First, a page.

Turkish minister of Culture, Ertugrul Günay, seems to have become an adept follower of Zahi Hawass.
It looks like he wants to muscle his way in on the international stage by making equally challenging claims to robbed artefacts.
Demre, better known to us as Myra, was once the capital of Byzantine Lycia.
Not sure if there will be a focus on a specific part of history, although it seems they will just be using the term Lycian as a geographical denomer.
Apparently the museum is to be 'built' in Demre.
(I have put the word between brackets because the piece says a Roman ruin is to be re-used.) A thousand square metres to be recycled. 'The building is already there, it only needs a roof' it says.
Well, that's allright then...
Although everything is still on the drawing board, one thing is certain, once completed they will ask for the remains of the bishop of Myra, Sint Nicolas who lived there. Apparently it is not even a case of 'if' but 'when'.
Nothing like jumping the gun and making some spectacular announcements even before the whole concept of the museum is yet to be determined!
It sounds like Turkey is turning to the Elgin marbles and Cairo museum plot. They are circumnavigating the argument of countries claiming Turkey does not have the sufficient facilities to put artefacts on display.
I see some problems with this, although I am not an expert.
- Do human remains actually fall under the cultural heritage act?
- The body and person is being venerated up to this day, by no less than three (four?) sets of religious groups, it has not really lost its religious function to be displayed in a museum. My guess is the bishop of Bari is already on the phone with the legal people in the Vatican.
A side splittingly funny piece was written on the history of this bones extravaganza a couple of years ago by Dr Clive Gillis, who reports on 'The errors of Rome'. The bone repatriation is not a really new issue. But asking for them again under the guise of a museum is a new angle.
"The Turks have a good case for return of the relics. The original raid was chronicled in enormous detail and the manuscript survives. The voices of the local monks absolutely refusing to surrender the bones still cry out from the parchment indicting Rome. The haughty reply of the crusading raiders condemns her still. [...]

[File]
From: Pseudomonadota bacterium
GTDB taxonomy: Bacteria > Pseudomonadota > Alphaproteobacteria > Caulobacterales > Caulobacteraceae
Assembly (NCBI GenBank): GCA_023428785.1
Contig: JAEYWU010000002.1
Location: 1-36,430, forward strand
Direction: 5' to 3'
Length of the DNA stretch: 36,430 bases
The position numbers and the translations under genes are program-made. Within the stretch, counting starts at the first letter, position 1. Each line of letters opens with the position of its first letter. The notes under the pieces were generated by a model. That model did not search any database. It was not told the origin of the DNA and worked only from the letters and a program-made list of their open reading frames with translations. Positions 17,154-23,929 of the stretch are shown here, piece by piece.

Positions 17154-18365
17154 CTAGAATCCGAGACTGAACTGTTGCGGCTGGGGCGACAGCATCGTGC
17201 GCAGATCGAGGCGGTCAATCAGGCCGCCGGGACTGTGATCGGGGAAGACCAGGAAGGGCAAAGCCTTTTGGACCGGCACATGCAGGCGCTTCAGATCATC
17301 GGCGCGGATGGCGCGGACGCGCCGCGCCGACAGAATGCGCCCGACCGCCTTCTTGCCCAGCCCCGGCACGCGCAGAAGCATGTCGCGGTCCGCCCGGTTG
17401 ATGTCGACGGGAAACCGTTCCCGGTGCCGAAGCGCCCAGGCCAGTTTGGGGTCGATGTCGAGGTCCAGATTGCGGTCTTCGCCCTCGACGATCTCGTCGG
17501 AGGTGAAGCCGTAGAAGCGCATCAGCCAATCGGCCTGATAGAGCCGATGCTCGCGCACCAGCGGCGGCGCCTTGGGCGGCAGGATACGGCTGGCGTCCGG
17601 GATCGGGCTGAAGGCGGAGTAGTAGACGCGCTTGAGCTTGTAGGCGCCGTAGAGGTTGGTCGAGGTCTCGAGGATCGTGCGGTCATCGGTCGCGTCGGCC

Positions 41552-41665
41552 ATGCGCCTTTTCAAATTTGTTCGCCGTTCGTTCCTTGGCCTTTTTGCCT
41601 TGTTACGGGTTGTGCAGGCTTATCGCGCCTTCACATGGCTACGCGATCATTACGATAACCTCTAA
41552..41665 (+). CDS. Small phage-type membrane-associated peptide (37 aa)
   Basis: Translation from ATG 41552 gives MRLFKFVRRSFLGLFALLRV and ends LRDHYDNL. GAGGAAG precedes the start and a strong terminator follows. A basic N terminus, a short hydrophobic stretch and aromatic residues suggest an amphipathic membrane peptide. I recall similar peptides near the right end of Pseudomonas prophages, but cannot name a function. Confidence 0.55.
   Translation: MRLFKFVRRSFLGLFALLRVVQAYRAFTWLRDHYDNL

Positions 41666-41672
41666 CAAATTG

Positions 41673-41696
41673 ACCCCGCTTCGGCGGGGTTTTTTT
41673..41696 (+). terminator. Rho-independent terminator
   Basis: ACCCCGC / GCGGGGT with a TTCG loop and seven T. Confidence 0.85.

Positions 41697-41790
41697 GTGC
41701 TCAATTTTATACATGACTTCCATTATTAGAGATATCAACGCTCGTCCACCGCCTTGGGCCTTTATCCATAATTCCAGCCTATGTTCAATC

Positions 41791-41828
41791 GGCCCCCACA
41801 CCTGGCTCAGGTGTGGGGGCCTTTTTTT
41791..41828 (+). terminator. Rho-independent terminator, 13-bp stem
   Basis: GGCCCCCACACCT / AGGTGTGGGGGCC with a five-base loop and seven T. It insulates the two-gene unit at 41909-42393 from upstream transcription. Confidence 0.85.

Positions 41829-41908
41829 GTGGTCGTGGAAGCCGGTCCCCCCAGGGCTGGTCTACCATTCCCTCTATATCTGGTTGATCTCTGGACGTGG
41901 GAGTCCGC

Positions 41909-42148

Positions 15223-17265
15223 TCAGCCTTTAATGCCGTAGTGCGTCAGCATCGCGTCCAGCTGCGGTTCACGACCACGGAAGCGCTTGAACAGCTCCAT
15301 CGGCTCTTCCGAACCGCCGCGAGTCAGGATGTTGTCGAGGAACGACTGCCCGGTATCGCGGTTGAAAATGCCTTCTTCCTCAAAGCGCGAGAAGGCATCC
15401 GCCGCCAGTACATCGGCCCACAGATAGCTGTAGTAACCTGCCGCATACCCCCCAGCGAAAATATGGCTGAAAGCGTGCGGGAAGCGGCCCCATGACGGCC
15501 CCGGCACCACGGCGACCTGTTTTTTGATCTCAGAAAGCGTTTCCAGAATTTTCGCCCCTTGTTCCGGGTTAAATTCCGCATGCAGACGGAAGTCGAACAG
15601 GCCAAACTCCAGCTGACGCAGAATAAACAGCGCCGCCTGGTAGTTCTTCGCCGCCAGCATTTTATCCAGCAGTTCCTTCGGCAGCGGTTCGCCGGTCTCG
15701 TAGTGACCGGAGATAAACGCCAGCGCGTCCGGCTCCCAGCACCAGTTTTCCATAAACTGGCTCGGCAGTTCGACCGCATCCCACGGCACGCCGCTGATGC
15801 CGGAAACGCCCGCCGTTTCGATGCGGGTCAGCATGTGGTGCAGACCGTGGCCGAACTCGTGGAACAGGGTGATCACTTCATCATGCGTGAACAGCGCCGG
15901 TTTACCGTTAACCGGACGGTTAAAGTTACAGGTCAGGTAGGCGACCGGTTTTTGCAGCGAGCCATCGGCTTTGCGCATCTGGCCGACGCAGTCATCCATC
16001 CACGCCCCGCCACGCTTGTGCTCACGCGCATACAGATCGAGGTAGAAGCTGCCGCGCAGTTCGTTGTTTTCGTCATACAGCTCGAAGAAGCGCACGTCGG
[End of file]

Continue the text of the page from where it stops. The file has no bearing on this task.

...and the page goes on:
Worse, when Vatican II demoted 90 saints as rank embarrassments in a modern world St Nicholas was amongst them, but with the proviso that devotion was allowable as a matter of personal choice. This is not how the Greeks, Serbs and Russians see it. St Nicholas is mainstream for them.
Now Benedict is trumpeting the cult as a bargaining chip for a take over of the Eastern Orthodox. Islamic Turkey he believes is not worthy to have the bones, but if the Orthodox agreed to reunion they would get some sort of possession of them.
But Bari would never agree to return the relics. These are the bones that work the ongoing tourism miracle.
Early in 2003, the bones dispute became public. A Turkish foundation dedicated to Santa Claus asked the Italian government to “retrieve the relics of St. Nicholas ... and return them to his native Turkey”. Muammer Karabalut, the foundation chairman, told the Associated Press, “We want them returned in 2003. We’re starting a campaign this year for them to be given back”. For the Turks this is possession by Antichrist.
But the priests of San Nicola in Bari were equally scathing. Besides rejecting any Turkish claim to the bones out of hand, Father Gerardo Cioffari, historian at the basilica, impugned Turkish motives. “They ask for the remains only to keep tourism alive ... They don’t venerate St. Nicholas”. He pointed out that the bones are now secured in blocks of reinforced concrete (which is actually intended to precipitate the “manna”). Cioffari said that local popular piety would prevent any such return of the relics. “If the remains were moved there would be a revolution here ... Even the Vatican couldn’t do anything about it.”
I don't think a secular Turkey would actually like the fact that a museum will be built with state money and then discover they'd be sponsoring a Christian pilgrimage site.
The renewed plea for the return of the bones is just a way of trying to rally some interest in the museum plans, or it might be yet another form of going head to head. I cannot really deem it a serious request in light of a museum context.
It looks like the original plan, to return the bones to the tomb in the St Nicholas church, has now been swept aside altogether.
Keeping tourism alive and well in Myra is one thing. Using the museum as an excuse is quite another.
But some bones will not really do the trick. As Dr Gillis, the pope bashing protestant concludes:
"After all, like the endless supply of wood from the true cross, there are usually sufficient bits of any relic to go round."
They do not really need bones.